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Wes
Paranoid (IV) Mad Scientist

From: Inside THE BOX
Insane since: May 2000

posted posted 07-22-2005 19:30

I developed this fade script for use in a site I'm working on, but I and the "boss" have noticed that it can create somewhat of a demand on a user's machine, especially if the machine is a slower one. (The Big Man says his laptop gets pretty bogged down.)

(Incidentally, I still don't consider myself much of a programmer, so I'll admit up front that the technique may be wonky.)

I've tried increasing the fadeIncrement (and the fade times accordingly) so there are fewer steps per fade and that seems to help a little, but not quite enough.

Can anyone think of a way to decrease the load and still keep the fades smooth? If I can't, the Big Man has requested I switch to animated GIFs instead, which I'd rather not do for the sake of pride.

Wes
Paranoid (IV) Mad Scientist

From: Inside THE BOX
Insane since: May 2000

posted posted 07-25-2005 23:05

I guess it might have helped had I put this in the right forum ...

bitdamaged
Maniac (V) Mad Scientist

From: 100101010011 <-- right about here
Insane since: Mar 2000

posted posted 07-25-2005 23:16

I'd try rewriting it using setInterval instead of setTimeout. Then you have one timer that handles all the fading each time it loops through. Right now you are firing a ton of Timeouts which can have a negative effect.

Just for cleanliness and ease I'd create a bunch of objects that do the fading. One for each image. Then have an increment method. Everytime you hit the interval you just go through your array of objects and increment them.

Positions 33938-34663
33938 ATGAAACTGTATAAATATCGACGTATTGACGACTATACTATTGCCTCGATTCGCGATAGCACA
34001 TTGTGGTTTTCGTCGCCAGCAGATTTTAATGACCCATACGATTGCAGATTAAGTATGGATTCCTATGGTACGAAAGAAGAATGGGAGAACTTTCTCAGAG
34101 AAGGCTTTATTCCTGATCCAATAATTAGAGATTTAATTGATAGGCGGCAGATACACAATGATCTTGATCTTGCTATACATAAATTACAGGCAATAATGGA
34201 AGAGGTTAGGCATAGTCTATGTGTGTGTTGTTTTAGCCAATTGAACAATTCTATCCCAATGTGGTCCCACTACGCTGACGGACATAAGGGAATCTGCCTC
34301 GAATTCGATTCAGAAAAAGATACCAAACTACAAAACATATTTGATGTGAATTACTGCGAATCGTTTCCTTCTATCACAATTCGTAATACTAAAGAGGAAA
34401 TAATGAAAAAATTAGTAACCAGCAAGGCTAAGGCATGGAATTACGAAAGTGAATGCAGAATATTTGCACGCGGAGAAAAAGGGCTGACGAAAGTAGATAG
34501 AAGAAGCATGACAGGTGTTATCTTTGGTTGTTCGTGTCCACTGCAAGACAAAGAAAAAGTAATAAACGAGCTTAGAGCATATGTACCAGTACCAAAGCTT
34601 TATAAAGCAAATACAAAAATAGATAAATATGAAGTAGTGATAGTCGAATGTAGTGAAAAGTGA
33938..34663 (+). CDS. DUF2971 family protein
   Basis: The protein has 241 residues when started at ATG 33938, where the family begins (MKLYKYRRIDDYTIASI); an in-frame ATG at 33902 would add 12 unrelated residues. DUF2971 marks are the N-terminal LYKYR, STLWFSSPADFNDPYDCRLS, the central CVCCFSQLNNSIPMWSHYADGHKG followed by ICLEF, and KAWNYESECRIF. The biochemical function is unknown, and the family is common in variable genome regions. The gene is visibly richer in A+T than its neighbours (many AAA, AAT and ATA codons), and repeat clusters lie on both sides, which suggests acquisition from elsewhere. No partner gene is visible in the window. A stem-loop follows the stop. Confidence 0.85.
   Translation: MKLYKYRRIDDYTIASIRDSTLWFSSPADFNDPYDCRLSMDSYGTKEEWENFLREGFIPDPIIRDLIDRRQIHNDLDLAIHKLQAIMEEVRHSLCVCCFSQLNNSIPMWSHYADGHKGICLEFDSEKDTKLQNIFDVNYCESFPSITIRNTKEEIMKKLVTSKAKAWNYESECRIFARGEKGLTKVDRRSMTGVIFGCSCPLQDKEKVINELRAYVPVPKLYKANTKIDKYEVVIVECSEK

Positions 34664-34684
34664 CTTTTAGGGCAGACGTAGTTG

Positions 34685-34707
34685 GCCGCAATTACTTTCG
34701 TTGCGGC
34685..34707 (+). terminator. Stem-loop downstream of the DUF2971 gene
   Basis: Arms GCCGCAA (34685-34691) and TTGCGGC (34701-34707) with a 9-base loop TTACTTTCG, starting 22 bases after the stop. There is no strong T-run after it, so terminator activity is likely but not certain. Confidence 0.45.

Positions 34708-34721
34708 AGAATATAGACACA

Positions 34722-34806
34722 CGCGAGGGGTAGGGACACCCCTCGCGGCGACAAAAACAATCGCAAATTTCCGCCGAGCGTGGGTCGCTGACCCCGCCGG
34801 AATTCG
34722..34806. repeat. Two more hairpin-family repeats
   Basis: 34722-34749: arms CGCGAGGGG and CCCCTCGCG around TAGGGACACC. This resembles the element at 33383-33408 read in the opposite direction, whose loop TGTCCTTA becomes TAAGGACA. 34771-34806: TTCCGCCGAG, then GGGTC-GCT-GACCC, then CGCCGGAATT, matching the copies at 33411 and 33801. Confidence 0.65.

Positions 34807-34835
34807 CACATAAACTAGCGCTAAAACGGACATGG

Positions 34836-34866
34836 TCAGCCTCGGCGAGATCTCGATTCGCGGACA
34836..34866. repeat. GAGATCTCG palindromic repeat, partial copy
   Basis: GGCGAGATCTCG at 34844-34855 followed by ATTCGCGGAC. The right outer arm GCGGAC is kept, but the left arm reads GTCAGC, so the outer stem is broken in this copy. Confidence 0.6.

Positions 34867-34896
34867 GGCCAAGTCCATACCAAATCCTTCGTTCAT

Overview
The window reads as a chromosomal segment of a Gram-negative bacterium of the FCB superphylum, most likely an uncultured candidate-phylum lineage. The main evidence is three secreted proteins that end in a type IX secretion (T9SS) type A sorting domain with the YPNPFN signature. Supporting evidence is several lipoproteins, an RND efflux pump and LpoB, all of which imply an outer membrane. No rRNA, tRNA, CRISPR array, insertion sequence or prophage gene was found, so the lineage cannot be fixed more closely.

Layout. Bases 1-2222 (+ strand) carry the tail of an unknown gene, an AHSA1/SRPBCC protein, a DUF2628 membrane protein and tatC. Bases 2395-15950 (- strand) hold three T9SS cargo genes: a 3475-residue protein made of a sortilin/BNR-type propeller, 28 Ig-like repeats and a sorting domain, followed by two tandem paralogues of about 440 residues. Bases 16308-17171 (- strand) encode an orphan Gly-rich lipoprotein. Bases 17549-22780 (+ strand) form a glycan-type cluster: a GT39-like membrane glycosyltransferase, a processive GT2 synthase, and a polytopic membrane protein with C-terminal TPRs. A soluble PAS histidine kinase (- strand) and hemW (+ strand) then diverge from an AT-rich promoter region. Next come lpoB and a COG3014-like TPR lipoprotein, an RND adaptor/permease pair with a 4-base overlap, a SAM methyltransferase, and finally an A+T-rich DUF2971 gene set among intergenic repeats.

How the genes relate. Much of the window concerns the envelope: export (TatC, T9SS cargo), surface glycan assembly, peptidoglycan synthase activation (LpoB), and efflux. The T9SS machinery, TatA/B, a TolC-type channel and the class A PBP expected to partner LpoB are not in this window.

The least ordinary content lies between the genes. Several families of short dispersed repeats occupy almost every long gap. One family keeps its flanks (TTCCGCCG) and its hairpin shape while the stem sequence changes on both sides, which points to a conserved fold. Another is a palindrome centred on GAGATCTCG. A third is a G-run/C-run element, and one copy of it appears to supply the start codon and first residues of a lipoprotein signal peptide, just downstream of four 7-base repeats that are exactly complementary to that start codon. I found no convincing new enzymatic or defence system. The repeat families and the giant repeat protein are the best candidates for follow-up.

This can continue a fade in (or out), start a new one or do nothing.



.:[ Never resist a perfect moment ]:.

bitdamaged
Maniac (V) Mad Scientist

From: 100101010011 <-- right about here
Insane since: Mar 2000

posted posted 07-25-2005 23:20

Something like so

code:
function fadeImage(imageName) {
    this.image = document.getElementById(imageName);
    this.state =  0 //0 nothing 1, fading in, 2 fading out     

     this.fadeIn = new function() {
         // do fade in
     }
      
      this.fadeOut = new function() {
       // do fade out
      }

      this.increment = new function() {
          switch(this.state) {
               case 0:  // do I start a new fade?
               case 1: // continue fading
           }
       }

  
}

Anyway I hope this helps.





.:[ Never resist a perfect moment ]:.

Slime
Lunatic (VI) Mad Scientist

From: Massachusetts, USA
Insane since: Mar 2000

posted posted 07-25-2005 23:21

20 milliseconds is really, really short. Think about it, that's 1000/20 = 50 times per second. Try something more like 100 or 200.


 

bitdamaged
Maniac (V) Mad Scientist

From: 100101010011 <-- right about here
Insane since: Mar 2000

posted posted 07-26-2005 00:35

** bored at work **

I did a quick rewrite with the above ideas here You can look or not look as you choose. I'm not sure I got the functionality you wanted just right and I can't tell if there's much of a performance boost, on my work machine even your old page barely pings anything on my task manager.



.:[ Never resist a perfect moment ]:.

Wes
Paranoid (IV) Mad Scientist

From: Inside THE BOX
Insane since: May 2000

posted posted 08-01-2005 21:34
quote:
20 milliseconds is really, really short.



I understand what you mean. But if I increase the time to 100 ms, I have to increase the amount of fade to 10% per step in order to have the total fade complete with the same speed, which ends up looking jerky.

I appreciate your effort in the rewrite, bd, but for some reason it actually made it worse.



Personally, I don't notice any drag on my machine, either, but the client notices it big time on his laptop.

From what I've recently read, it's the actual rendering of the transparency that somehow takes so much processor time, so I'm not sure rewriting the script is going to help much for those working on slow machines. Looks like I'll have to go with the animated GIF solution ... feh.

Thanks, anyhow.

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